Bitcoin and Ethereum’s leading forks aren’t very big

Data: CoinGecko; Chart: Jacque Schrag/Axios
Data: CoinGecko; Chart: Jacque Schrag/Axios

There are two “leading” forks of the two biggest blockchains, Bitcoin Cash and Ethereum Classic — neither of them are doing great, compared to their parent chain.

Why it matters: Because blockchains run on open-source software, they can always be forked — the term for when someone makes a change that’s not approved by the developers in charge of a codebase. This provides a check on the developers who maintain that codebase, making sure they don’t veer wildly away from what their users want.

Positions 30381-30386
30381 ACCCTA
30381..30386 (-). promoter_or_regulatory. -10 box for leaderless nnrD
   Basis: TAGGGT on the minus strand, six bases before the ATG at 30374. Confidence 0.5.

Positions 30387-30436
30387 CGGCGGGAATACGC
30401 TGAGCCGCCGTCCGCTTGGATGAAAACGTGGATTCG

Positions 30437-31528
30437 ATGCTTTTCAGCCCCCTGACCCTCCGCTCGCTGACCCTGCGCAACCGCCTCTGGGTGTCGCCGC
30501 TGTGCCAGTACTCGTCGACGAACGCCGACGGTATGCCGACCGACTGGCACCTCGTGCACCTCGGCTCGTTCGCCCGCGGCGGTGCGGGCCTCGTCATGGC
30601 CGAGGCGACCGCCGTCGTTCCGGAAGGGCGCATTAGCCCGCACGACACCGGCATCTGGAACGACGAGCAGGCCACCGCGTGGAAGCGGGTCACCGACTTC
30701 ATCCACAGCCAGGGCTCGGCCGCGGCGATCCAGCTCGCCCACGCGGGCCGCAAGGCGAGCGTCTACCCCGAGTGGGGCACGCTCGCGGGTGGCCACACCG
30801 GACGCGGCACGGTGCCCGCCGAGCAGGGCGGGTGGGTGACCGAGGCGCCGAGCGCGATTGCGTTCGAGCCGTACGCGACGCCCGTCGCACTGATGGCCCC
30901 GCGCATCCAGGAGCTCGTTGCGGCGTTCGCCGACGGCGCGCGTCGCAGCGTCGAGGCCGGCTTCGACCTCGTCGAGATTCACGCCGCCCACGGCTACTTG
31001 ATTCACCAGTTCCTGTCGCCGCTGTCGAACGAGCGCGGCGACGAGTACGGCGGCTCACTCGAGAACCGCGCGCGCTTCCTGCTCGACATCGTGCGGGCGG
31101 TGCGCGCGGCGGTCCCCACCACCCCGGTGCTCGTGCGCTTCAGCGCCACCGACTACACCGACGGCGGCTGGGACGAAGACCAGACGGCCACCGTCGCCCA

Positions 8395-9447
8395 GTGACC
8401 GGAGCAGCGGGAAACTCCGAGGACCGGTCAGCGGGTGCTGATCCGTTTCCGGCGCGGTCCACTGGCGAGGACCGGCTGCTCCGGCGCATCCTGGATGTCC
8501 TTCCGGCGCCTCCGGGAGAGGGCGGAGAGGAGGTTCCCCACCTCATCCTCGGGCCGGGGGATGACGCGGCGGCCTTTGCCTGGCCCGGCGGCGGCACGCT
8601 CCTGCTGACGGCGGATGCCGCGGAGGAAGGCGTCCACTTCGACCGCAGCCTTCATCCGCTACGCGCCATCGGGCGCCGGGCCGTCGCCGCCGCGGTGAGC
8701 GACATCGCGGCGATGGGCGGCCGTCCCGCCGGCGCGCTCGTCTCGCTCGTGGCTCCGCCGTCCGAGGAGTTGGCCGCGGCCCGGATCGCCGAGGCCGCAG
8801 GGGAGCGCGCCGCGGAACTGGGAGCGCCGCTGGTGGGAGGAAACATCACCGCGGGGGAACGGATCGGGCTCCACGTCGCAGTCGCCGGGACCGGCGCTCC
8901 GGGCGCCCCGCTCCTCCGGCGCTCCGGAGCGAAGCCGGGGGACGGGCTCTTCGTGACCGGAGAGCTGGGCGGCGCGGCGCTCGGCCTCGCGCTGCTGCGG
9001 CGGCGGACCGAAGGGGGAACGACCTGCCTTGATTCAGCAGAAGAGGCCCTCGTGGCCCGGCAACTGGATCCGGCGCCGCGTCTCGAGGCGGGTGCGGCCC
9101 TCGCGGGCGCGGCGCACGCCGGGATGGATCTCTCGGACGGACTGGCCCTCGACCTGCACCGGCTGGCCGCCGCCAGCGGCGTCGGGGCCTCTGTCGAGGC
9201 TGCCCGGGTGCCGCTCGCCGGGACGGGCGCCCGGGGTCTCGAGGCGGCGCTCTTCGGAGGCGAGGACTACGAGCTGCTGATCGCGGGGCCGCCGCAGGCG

Ethereum and Bitcoin have both experienced headline-grabbing forks.

  • Bitcoin was forked at the end of the so-called “Block Size War,” which yielded Bitcoin Cash, from Bitcoin proper, in 2017. Everyone who had bitcoin when the chain split suddenly also had Bitcoin Cash.
  • Ethereum Classic was created after Ethereum hard forked in 2016 following the theft of funds held by a project called “The DAO.” A small subset of miners kept running the original chain and it persists to this day.